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I’ve Seen A Lot About “Government 2.0”, Now I Want to Know About “Citizen 2.0”

Posted on 13 December 2009

During my brief foray into the provincial bureaucracy, I became loosely connected with a group of individuals working throughout Canada to make government more open, engaging, and engaged through the use of new ideas and new technologies. Since leaving government, I have continued to follow the conversations taking place on blog posts and on Twitter with interest, but have found myself going from “active participant” to “passive observer” to the point I’m at now, where I feel like the conversation really has nothing to do with me. This is not a criticism of these individuals– they are preoccupied with how to best do their jobs, which is breaking down barriers in government to increase the flow of information. But what I want to know is how I can best do my job– as a citizen– that helps promote the ideals these groups are working for: transparency, accountability, efficiency, ingenuity from our governments agencies (municipal, provincial, and federal).

So the question I’m asking of anyone involved in “government 2.0” is what does a “citizen 2.0” look like? How do we engage with our elected officials and, maybe more importantly, the non-political administrators, public servants, and policy-makers? How do we demonstrate that open government works, that we want to be engaged, that we are intelligent enough to understand that if you make government more human you won’t be opening yourself up to criticism for your flaws but respect for your transparency?

Basically, how do we support the work that you, the government 2.0 evangelist, are doing?

Replies welcome via comments, email, Twitter, or your own blog post responses.

Filed under: Best Of, Canada, social media

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8 Comments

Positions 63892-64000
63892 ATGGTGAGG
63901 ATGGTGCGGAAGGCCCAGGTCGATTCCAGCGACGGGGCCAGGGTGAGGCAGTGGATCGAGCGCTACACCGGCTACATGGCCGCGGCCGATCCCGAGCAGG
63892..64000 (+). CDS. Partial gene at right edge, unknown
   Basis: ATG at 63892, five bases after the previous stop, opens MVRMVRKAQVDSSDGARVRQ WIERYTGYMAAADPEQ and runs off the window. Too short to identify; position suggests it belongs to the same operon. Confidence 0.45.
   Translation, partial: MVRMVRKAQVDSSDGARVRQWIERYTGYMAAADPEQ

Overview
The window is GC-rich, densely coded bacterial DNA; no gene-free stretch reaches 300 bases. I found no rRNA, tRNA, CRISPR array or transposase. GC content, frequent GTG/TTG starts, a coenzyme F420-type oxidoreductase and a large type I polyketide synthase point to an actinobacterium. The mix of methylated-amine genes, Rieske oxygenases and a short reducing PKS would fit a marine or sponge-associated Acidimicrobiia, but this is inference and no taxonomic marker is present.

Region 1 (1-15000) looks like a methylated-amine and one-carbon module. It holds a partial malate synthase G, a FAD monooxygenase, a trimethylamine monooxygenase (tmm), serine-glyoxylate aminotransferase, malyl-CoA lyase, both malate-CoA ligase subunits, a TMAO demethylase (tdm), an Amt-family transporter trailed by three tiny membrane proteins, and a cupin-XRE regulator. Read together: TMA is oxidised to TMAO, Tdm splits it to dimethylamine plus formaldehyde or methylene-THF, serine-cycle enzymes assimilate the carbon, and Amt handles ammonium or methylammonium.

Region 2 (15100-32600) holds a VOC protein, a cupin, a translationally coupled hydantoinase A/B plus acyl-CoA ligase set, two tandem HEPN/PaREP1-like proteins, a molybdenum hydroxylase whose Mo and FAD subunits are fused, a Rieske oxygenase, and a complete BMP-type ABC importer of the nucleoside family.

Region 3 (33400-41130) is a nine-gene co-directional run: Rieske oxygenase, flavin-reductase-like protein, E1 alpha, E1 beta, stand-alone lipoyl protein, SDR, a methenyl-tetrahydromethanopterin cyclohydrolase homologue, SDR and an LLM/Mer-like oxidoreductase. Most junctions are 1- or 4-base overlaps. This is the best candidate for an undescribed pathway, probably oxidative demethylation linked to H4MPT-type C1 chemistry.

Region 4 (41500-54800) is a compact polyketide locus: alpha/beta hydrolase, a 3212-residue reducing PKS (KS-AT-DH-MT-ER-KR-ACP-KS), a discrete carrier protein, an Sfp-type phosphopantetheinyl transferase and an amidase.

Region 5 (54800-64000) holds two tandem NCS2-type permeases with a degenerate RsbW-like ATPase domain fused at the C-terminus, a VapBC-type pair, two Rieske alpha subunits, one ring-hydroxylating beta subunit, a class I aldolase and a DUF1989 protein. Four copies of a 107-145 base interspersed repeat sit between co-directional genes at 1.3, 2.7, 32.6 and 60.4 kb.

Very carefully. You've asked a question that doesn't have a simple answer. I've been thinking about this for some time – the net of course has to be part of the solution. One thing I think could work, would be for each MP to list all of the pending bills, and ask voters to “vote” on them. This would give the MP a reading on opinions in his or her riding. This could also be used for other questions about upcoming legislation (would making this change be better for example).

This could be powered quite simply by IP address. The Internet Service Providers can supply lists of IP addresses within a riding, and use that to send the voter to the correct MP's page.

Would this fly? I strongly doubt it. The MPs have no reason to want a system like this, and they would have use it for it to have any utility. Of course we could just set it up on our own, and wait till they notice it…

Posted by TheMadHatter on 14 December 2009 @ 6am

I'll preface my comments by saying that, like you, I'm no longer working in the government 2.0 realm though I'm still an active observer.

Like TheMadHatter, I don't think there's an easy answer. Unlike him (her?), I don't think the answer lays in the political arena. There are too many interest groups and individuals with a clear agenda who would seize the opportunity to hijack the agenda no matter how many safeguards are put in place. The vocal minority of the politically-charged citizenry would always skew the results, I'm afraid.

I think the area with the most potential is in policy development. You're not necessarily going to get a representative sampling of the population but you will attract engaged and informed citizens (and I would think fewer of the agenda-driven types, though I stand to be corrected on that. I just don't think policy is as sexy as politics to many).

Start where there's an established practice you can build on.